This week has been a mix of writing and speaking. Which is a good thing when you’re on a deadline and I have one that needs to be met before I head off on my next trip to Perth and Albany in just over a week. It’s been good to spend some time at home, albeit mostly in front of the computer!
I had a wonderful afternoon on Tuesday talking to the girls from Year 2, 3 and 4 at Kambala in Rose Bay. When we arrived, the children were having a picnic on the lawn, dressed in a colour palette of purple. They were having a mufti day to raise money for Epilepsy as part of Epilepsy Australia’s ‘Go Purple’ campaign.
Chris, my publisher and Sam, who works with the marketing department came along with me to the school. Jo Laretive, the Junior School librarian asked if I’d like to judge a competition that they had run in conjunction with my visit. The girls had to write a short story about where they would take either Alice-Miranda or Clementine Rose if they got to meet them in person. The entries were gorgeous and it was very difficult selecting just one (and I was glad that it was a panel decision, not just me!). In the end we allocated first, second and third place and the winning entries included taking Alice-Miranda to Alice-Springs and Uluru, taking her to Luna Park where she and her friend foiled a bag snatch and then to New York City.
The girls were fabulous during my talk. They laughed in all the right places and we had a sensational snorer for the drama activity.
I also had a very surreal moment. In my current presentation there is a series of photographs of children in my former classes performing plays that I had written. There are two of a play called The Adventures of Texas Jack and in one of the photos you can see me and another adult standing behind the children. When I looked to my left in the auditorium I was stunned to see the student teacher, who had worked on my class (about 16 years ago!) sitting in the hall. I knew it was her – she hadn’t changed a bit. When I put the photo up, I looked at her and asked her name. It was Olivia Williams (indeed the same as when she’d been a young student working on my class). I pointed at the photograph and said, ‘that’s you up there Ms Williams’. She hadn’t recognised me because my surname had changed from when I was a teacher at Gib Gate all those years before. But as soon as I said it, I could see her realising that we had indeed spent several weeks together all those years before. My life tends to have a lot of strange coincidences like that. I love it!
It was a pleasure to sign the girls’ books and meet some of them afterwards. Unfortunately we ran out of time so I couldn’t meet them all.
Wednesday saw an afternoon at Queenwood School for Girls in Mosman. Having visited there last year I knew that the girls were enthusiastic Alice-Miranda readers. And they have certainly continued in that vein, with so many books to sign that Zoe and I had to bundle up a box full and take them with us to the after school event so I could finish them.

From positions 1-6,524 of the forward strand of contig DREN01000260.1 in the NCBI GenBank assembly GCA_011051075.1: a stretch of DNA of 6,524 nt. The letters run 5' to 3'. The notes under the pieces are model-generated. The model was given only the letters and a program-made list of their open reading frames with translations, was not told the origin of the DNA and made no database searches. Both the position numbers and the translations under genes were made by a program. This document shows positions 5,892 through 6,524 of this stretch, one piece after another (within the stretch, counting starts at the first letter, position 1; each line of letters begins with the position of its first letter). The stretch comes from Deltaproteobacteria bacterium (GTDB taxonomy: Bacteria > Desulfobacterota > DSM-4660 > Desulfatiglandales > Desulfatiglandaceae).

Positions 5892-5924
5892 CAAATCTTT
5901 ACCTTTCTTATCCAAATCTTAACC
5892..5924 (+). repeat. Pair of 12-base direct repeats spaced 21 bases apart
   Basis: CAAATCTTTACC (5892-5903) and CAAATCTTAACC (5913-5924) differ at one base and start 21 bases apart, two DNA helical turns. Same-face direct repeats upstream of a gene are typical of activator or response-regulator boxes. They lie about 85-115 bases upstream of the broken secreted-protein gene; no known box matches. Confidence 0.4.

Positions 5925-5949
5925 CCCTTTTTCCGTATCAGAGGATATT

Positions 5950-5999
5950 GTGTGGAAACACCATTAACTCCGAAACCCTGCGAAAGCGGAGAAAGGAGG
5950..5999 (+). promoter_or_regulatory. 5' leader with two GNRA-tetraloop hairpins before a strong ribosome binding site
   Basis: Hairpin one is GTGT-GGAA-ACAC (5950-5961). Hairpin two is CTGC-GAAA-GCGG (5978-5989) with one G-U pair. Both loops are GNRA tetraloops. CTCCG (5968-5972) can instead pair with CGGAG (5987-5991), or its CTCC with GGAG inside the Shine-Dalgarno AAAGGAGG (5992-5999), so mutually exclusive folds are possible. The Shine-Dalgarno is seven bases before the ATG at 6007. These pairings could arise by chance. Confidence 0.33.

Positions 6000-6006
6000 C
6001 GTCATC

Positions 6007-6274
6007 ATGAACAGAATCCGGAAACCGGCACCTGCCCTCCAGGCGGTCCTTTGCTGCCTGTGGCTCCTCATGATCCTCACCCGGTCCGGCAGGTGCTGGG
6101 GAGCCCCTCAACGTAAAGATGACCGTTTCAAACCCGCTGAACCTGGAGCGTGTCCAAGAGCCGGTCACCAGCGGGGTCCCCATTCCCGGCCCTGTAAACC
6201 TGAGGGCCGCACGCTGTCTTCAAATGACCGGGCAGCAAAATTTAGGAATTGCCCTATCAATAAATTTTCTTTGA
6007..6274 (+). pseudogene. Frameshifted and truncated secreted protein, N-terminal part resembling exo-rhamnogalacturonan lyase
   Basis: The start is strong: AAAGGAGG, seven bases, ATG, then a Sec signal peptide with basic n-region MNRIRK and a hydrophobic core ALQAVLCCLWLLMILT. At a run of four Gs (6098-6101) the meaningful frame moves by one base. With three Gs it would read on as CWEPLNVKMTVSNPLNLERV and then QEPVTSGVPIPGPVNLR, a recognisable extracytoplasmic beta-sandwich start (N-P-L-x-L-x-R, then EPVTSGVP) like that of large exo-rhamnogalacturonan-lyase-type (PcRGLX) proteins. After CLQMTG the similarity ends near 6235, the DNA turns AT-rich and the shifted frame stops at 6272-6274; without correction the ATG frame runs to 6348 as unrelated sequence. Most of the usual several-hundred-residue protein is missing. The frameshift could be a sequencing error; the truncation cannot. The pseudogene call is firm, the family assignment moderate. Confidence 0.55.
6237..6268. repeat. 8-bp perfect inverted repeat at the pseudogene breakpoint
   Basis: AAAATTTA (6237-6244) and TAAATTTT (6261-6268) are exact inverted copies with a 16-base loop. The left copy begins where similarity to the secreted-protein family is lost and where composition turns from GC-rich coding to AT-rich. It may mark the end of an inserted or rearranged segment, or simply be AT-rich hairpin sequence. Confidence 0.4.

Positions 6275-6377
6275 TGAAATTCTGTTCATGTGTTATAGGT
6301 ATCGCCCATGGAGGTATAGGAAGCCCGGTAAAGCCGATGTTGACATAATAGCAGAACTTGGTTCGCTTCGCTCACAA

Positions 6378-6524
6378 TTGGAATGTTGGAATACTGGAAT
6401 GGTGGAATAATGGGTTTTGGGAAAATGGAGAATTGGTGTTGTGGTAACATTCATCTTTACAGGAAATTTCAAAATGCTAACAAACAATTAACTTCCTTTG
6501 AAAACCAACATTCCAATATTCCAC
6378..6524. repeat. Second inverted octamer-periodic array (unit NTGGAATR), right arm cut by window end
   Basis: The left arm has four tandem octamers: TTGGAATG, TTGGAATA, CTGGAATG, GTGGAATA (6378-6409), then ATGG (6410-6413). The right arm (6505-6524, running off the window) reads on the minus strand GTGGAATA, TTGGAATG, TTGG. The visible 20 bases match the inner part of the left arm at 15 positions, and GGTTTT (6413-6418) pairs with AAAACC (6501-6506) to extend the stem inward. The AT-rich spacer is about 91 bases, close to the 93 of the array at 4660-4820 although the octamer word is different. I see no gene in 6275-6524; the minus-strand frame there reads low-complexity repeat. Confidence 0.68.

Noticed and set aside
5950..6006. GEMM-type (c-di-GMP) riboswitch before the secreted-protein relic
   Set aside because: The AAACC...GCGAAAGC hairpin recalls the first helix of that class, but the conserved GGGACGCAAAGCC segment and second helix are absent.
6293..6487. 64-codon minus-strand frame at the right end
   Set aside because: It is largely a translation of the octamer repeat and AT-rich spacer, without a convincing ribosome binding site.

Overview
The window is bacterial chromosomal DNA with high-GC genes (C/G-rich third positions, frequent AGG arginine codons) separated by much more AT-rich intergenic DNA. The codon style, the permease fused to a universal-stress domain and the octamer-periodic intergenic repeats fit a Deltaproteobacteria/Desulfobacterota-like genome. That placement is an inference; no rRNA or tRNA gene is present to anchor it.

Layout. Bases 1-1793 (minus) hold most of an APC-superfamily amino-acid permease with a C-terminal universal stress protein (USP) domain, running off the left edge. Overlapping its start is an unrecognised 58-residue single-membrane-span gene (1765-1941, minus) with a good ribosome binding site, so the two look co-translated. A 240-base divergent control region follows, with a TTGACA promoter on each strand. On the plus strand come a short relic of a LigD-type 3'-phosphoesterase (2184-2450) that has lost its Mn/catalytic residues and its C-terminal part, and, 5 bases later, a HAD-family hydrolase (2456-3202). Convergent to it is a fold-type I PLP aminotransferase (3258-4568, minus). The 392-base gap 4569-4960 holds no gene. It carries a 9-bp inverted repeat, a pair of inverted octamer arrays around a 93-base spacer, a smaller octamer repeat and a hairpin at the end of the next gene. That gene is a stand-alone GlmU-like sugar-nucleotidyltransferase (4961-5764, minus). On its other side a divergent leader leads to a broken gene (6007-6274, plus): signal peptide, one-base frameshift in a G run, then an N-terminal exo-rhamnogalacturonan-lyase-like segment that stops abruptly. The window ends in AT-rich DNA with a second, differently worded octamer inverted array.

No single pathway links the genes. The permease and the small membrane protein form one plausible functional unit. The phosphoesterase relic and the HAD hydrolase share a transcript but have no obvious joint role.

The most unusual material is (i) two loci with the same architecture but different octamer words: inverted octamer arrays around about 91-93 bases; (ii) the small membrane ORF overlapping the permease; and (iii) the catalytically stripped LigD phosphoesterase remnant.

Julie Burland, who is in charge of the Children’s Books at Random House came along with us too – this is a photo of her and I and Alice-Miranda below.
I spoke with the Year 2, 3 and 5 girls over their lunch break. Year 4 were out on an excursion. Given that it was an optional activity, there were well over 130 girls present out of a possible 150 (I think). The girls’ excitement was palpable and I loved meeting them again. It was also fantastic to have not only the new librarian Ms McWilliams present but also the Acting Head of Junior School Mrs Angela Toohey and several other teachers as well.
One of the girls, Phoebe is a huge Alice-Miranda fan. She acted the part of Mr Sparks in our play from Clementine Rose and was wonderful. I loved meeting her.
I signed books in the short break between sessions and then I met the Year 6 girls. They had lots of questions and wanted to know more about the process of writing and how it all comes together.
After school we dashed up the hill and around the corner into Mosman village to Pages and Pages, one of Sydney’s best independent booksellers. When we arrived, there were lots of little girls and their parents already sitting in the ‘ampitheatre’ (a fantastic stair well that the shop can use for events!) I met Danica who had worked on arranging the event. By the time I started, the stairs were full and I had a great time talking to the children about the books and characters and what’s next for Alice-Miranda and Clementine Rose. There was a lot of enthusiasm about the diary and there were loads of good questions from the children and their parents. During the signing I always ask the children where they go to school and I was stunned to find girls had come from Randwick, Woollahra, Bondi, Hunter’s Hill and the Upper North Shore and Northern Beaches as well as locally. It’s always a pleasure to meet the readers and their parents.
I was particularly thrilled to meet Lola and Evie at the very end of the line with their mother Mel. I’ve known Mel and her husband Warwick for years and just last week when I was in Melbourne Lola read her first Alice-Miranda book and her mother sent a tweet to say that Lola had declared it to be ‘the best book ever’. I was very excited to hear that because Lola reads a lot! I signed the girls’ books, the first Clementine Rose for Evie and the second Alice-Miranda for Lola and we had some photos too.
Next week we’re off to visit Mt Annan Christian College and Mt Annan Public School, very close to where I grew up in Camden. Happy Easter everyone!